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      Osmotic demyelination syndrome following slow correction of hyponatremia: Possible role of hypokalemia

      case-report

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          Abstract

          A 47-year-old male presented with hyponatremia that was corrected slowly as per the recommended guidelines. The patient improved initially but went on to develop a quadriparesis with a locked-in state due to a central as well as extrapontine myelinolysis and subsequently succumbed to an intercurrent infective illness. The patient had associated hypokalemia. Hyponatremia can result in central pontine myelinolysis even when the electrolyte disorder is treated slowly, and the concomitant hypokalemia seems to play a contributory role in the pathogenesis of the neurological disorder.

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          Most cited references 11

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          Osmotic demyelination syndrome following correction of hyponatremia.

          The treatment of hyponatremia is controversial: some authorities have cautioned that rapid correction causes central pontine myelinolysis, and others warn that severe hyponatremia has a high mortality rate unless it is corrected rapidly. Eight patients treated over a five-year period at our two institutions had a neurologic syndrome with clinical or pathological findings typical of central pontine myelinolysis, which developed after the patients presented with severe hyponatremia. Each patient's condition worsened after relatively rapid correction of hyponatremia (greater than 12 mmol of sodium per liter per day)--a phenomenon that we have called the osmotic demyelination syndrome. Five of the patients were treated at one hospital, and accounted for all the neurologic complications recorded among 60 patients with serum sodium concentrations below 116 mmol per liter; no patient in whom the sodium level was raised by less than 12 mmol per liter per day had any neurologic sequelae. Reviewing published reports on patients with very severe hyponatremia (serum sodium less than 106 mmol per liter) revealed that neurologic sequelae were associated with correction of hyponatremia by more than 12 mmol per liter per day; when correction proceeded more slowly, patients had uneventful recoveries. We suggest that the osmotic demyelination syndrome is a preventable complication of overly rapid correction of chronic hyponatremia.
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            Central pontine and extrapontine myelinolysis: the osmotic demyelination syndromes.

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              Osmotic demyelination disorders: central pontine and extrapontine myelinolysis.

               Tara L. Brown (2000)
              Focal symmetric demyelination in the central nervous system may be precipitated by aggressive correction of a hyper- or hypo-osmolar state and until recently has been associated with a high rate of morbidity and mortality. Specific anatomical locations are more susceptible to demyelination than others, although the mechanism of injury is unknown. Classic clinical and anatomical descriptions associated with a central pontine location have been supplemented by descriptions of patients with unusual symptoms associated with demyelinating lesions in extrapontine locations. The separation of patients with myelinolysis in central pontine and extrapontine locations is possible on the basis of clinical symptoms, and may direct specific pharmacological treatment. Patients at risk of central myelinolysis who are subjected to aggressive osmolar correction may be rescued with appropriate fluid management before brain injury has occurred; once injury is suspected on the basis of neurological symptoms, additional forms of intervention may still improve the outcome. Recent investigation of the molecular basis of the demyelinating process and the adaptive responses of the brain to dysosmolar challenge has allowed for the refinement of standard treatments and has made the osmotic demyelination syndrome a treatable condition with a better than expected prognosis.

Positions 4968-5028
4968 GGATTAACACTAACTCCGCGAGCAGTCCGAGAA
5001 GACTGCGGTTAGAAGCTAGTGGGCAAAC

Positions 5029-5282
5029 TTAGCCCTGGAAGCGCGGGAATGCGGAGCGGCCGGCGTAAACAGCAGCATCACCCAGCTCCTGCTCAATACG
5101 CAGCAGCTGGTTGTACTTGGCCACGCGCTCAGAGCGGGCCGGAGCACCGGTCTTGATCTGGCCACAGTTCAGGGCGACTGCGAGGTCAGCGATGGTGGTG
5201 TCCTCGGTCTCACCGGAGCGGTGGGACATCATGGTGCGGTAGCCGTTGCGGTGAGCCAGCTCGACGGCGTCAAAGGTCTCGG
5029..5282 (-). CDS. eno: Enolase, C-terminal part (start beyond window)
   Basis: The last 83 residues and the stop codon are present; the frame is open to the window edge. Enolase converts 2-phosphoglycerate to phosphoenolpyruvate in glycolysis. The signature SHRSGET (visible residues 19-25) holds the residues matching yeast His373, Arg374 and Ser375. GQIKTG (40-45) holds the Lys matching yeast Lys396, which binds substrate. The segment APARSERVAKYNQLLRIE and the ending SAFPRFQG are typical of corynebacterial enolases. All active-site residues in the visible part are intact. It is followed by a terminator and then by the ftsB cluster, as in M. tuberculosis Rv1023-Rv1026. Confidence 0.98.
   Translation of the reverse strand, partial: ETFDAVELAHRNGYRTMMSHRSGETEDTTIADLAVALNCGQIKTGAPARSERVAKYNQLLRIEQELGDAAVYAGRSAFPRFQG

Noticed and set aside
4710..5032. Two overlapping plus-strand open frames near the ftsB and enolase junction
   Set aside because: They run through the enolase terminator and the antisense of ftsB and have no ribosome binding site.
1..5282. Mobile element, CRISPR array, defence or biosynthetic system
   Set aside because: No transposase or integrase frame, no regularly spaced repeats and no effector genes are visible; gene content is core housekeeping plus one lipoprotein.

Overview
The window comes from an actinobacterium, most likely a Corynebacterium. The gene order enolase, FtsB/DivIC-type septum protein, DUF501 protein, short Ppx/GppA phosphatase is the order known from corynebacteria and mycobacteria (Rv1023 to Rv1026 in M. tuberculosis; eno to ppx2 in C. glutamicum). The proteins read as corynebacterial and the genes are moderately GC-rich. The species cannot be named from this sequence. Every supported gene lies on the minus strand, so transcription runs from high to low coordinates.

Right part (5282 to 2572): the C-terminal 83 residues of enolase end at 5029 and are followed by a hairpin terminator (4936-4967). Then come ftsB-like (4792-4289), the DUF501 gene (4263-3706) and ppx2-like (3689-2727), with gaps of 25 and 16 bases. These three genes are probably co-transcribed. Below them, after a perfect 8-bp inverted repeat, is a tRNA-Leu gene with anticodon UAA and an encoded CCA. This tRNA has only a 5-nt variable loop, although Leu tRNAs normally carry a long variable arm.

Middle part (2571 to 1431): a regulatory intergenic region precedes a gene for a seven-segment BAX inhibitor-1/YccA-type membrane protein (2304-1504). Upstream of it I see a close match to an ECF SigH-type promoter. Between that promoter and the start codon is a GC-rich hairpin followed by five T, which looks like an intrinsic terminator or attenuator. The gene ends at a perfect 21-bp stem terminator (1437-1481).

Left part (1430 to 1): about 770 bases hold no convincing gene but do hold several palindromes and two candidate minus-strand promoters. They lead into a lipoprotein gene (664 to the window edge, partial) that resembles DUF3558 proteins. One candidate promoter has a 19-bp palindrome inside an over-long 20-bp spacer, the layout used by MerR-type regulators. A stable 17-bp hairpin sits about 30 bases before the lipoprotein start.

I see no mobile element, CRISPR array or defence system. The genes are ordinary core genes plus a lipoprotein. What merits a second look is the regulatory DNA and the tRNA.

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                Author and article information

                Journal
                Indian J Crit Care Med
                Indian J Crit Care Med
                IJCCM
                Indian Journal of Critical Care Medicine : Peer-reviewed, Official Publication of Indian Society of Critical Care Medicine
                Medknow Publications & Media Pvt Ltd (India )
                0972-5229
                1998-359X
                Jul-Aug 2013
                : 17
                : 4
                : 231-233
                Affiliations
                From: Department of Internal and Pulmonary Medicine, SheriKashmir Institute of Medical Sciences, Srinagar, Kashmir, India
                Author notes
                Correspondence: Dr. Parvaiz A Koul, Department of Internal and Pulmonary Medicine, Sheri Kashmir Institute of Medical Sciences, Soura, Srinagar - 190 011, Kashmir, India. E-mail: parvaizk@ 123456gmail.com
                Article
                IJCCM-17-231
                10.4103/0972-5229.118433
                3796902
                24133331
                Copyright: © Indian Journal of Critical Care Medicine

                This is an open-access article distributed under the terms of the Creative Commons Attribution-Noncommercial-Share Alike 3.0 Unported, which permits unrestricted use, distribution, and reproduction in any medium, provided the original work is properly cited.

                Categories
                Case Report

                Emergency medicine & Trauma

                electrolyte disturbances, hypokalemia, hyponatremia, locked-in state

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